T cells suppress memory-dependent rapid mucous cell metaplasia in mouse airways

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Abstract

Background: Airway epithelial cells (AECs) are crucial for mucosal and adaptive immunity but whether these cells respond in a memory-dependent manner is poorly studied. Previously, we have reported that LPS intratracheal instillation in rodents causes extensive neutrophilic inflammation and airway epithelial cell hyperplasia accompanied by mucous cell metaplasia (MCM). And the resolution process required a period of 40 d for the inflammation to subside and the lung epithelia to resemble the non-exposed condition. Therefore, the present study investigated the memory-dependent response of airway epithelial cells to a secondary LPS challenge after the initial inflammation was resolved. Methods: Airway epithelial and mucous cells were assessed in response to a secondary LPS challenge in F344/N rats, and in C57BL/6 wild-type (Foxn1WT) and T cell-deficient athymic (Foxn1nu) mice that were instilled with LPS or saline 40 d earlier. Epithelial expression of TLR4, EGFR, and phosphorylated-ERK1/2 (pERK) were also analyzed. Results: LPS-pretreated F344/N rats responded with elevated numbers of AECs after saline challenge and with 3-4-fold increased MCM following the LPS challenge in LPS- compared with saline-pretreated rats. LPS-pretreated rats showed 5-fold higher number of AECs expressing TLR4 apically than saline-pretreated rats. Also, the expression of EGFR was increased in LPS-pretreated rats along with the number of AECs with active or nuclear pERK, and the levels were further increased upon LPS challenge. LPS-pretreated Foxn1nu compared with Foxn1WT mice showed increased MCM and elevated levels of TLR4, EGFR, and nuclear pERK at 40 d after LPS instillation. LPS challenge further augmented MCM rapidly in Foxn1nu compared with Foxn1WT mice. Conclusion: Together, these data suggest that AECs preserve an 'innate memory' that drives a rapid mucous phenotype via spatiotemporal regulation of TLR4 and EGFR. Further, T cells may suppress the sustained elevated expression of TLR4 and EGFR and thereby the hyperactive epithelial response.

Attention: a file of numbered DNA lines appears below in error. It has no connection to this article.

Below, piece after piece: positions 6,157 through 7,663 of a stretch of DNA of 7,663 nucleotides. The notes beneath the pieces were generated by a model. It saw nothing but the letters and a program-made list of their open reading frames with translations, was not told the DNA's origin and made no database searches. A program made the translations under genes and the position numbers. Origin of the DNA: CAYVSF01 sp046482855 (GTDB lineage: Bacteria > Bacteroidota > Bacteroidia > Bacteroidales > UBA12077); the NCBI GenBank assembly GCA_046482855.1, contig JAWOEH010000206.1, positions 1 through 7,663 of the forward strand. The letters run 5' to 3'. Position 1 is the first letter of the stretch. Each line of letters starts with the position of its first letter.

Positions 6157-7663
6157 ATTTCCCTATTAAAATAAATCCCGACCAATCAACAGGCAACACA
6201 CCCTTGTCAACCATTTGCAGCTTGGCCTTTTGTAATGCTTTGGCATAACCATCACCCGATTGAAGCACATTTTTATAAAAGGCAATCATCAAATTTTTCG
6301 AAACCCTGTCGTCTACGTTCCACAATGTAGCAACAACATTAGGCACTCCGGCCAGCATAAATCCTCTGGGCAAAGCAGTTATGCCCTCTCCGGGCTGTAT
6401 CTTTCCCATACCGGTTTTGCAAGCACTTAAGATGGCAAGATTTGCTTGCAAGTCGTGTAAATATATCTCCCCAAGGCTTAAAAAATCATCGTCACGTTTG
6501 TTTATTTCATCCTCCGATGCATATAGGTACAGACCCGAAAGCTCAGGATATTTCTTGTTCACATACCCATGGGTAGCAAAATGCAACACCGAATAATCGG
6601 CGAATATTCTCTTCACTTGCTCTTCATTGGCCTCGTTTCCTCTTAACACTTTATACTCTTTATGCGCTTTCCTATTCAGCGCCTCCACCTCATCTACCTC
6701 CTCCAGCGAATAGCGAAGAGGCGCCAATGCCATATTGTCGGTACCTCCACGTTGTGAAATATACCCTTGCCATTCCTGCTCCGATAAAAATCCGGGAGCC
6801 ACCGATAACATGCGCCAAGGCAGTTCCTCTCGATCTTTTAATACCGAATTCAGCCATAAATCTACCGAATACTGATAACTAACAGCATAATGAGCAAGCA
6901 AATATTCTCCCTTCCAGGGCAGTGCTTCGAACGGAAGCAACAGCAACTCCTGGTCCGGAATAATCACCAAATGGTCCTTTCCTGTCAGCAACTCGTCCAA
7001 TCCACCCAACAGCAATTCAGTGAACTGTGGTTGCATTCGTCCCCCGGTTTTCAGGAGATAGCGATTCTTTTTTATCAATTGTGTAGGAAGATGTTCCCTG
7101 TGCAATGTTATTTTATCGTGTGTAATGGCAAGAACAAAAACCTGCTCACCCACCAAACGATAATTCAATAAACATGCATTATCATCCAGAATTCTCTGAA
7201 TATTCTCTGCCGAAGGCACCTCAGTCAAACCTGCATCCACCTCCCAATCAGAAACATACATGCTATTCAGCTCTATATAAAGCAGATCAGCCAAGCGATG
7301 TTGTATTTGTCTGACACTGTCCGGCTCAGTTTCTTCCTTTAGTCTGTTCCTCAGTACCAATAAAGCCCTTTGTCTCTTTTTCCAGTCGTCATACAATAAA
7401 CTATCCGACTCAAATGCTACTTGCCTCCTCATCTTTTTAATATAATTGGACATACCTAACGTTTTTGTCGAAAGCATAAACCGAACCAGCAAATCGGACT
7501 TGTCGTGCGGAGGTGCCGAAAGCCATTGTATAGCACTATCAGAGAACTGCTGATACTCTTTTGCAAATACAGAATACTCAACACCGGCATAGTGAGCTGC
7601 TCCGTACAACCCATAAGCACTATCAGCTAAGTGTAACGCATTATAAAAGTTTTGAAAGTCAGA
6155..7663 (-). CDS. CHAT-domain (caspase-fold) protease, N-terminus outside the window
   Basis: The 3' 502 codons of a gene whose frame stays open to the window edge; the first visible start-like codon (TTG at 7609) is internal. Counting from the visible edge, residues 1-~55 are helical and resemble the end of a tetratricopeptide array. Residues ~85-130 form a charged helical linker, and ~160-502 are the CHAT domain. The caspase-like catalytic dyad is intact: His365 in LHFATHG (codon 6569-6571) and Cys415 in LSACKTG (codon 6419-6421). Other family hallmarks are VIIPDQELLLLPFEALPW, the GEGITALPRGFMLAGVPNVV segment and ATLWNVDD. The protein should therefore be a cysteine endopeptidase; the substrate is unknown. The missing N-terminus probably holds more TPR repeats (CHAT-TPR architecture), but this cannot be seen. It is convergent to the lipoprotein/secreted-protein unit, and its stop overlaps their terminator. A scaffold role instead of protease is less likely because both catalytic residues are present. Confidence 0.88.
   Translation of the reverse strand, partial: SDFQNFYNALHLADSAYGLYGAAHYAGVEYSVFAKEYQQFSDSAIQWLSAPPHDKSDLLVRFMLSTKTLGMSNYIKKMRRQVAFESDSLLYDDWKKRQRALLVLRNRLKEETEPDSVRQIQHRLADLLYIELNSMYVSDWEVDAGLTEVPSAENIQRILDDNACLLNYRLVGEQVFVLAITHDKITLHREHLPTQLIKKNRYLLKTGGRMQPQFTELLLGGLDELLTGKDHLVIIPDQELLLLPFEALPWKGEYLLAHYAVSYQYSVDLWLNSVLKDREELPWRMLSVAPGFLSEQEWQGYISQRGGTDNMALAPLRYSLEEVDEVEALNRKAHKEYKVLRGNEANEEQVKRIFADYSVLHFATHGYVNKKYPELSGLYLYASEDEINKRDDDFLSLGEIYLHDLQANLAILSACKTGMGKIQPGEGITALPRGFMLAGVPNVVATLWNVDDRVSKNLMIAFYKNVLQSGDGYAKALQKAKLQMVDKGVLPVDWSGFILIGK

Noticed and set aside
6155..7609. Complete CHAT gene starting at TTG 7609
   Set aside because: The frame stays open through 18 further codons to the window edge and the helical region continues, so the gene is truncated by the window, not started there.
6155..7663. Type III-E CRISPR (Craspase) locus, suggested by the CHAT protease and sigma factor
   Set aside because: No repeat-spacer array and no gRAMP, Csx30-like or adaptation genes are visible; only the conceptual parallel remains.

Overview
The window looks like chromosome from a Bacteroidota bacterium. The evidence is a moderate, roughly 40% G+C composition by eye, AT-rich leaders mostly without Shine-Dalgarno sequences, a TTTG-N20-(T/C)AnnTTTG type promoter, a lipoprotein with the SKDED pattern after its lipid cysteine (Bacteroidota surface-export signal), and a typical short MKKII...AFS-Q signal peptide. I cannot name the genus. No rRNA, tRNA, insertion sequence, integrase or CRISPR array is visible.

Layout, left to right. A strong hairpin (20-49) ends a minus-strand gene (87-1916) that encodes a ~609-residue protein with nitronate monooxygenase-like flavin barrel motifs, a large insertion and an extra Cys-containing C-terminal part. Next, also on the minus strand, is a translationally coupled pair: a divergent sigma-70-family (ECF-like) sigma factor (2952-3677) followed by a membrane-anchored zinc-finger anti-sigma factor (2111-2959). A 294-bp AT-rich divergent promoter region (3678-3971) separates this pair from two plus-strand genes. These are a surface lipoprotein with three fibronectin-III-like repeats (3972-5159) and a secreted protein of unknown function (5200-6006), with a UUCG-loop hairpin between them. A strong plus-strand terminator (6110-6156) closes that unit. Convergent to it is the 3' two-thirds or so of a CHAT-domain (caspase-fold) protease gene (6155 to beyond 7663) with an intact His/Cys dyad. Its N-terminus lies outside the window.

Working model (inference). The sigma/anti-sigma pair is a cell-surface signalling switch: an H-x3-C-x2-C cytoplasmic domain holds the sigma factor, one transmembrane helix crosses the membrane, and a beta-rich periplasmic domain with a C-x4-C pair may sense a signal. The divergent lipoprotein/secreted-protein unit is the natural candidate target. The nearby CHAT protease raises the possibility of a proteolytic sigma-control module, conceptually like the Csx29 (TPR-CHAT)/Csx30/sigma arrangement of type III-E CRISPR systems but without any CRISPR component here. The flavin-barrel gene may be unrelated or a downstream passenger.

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APA

Chand, H. S., Mebratu, Y. A., Montera, M., & Tesfaigzi, Y. (2016). T cells suppress memory-dependent rapid mucous cell metaplasia in mouse airways. Respiratory Research, 17(1). https://doi.org/10.1186/s12931-016-0446-0

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